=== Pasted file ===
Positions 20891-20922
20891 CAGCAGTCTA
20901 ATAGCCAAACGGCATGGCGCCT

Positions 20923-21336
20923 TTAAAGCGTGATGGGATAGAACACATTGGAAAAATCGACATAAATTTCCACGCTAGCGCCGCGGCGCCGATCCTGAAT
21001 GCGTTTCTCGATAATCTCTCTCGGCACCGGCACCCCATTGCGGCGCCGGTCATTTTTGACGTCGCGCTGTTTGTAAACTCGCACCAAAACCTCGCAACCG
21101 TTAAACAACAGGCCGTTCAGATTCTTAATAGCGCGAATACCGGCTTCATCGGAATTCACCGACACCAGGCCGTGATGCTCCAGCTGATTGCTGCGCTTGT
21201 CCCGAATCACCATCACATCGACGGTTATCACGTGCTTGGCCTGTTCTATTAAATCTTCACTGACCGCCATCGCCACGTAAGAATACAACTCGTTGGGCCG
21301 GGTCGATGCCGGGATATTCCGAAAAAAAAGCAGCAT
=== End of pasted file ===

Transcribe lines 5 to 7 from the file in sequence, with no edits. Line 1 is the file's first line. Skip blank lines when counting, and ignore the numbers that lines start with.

20923 TTAAAGCGTGATGGGATAGAACACATTGGAAAAATCGACATAAATTTCCACGCTAGCGCCGCGGCGCCGATCCTGAAT
21001 GCGTTTCTCGATAATCTCTCTCGGCACCGGCACCCCATTGCGGCGCCGGTCATTTTTGACGTCGCGCTGTTTGTAAACTCGCACCAAAACCTCGCAACCG
21101 TTAAACAACAGGCCGTTCAGATTCTTAATAGCGCGAATACCGGCTTCATCGGAATTCACCGACACCAGGCCGTGATGCTCCAGCTGATTGCTGCGCTTGT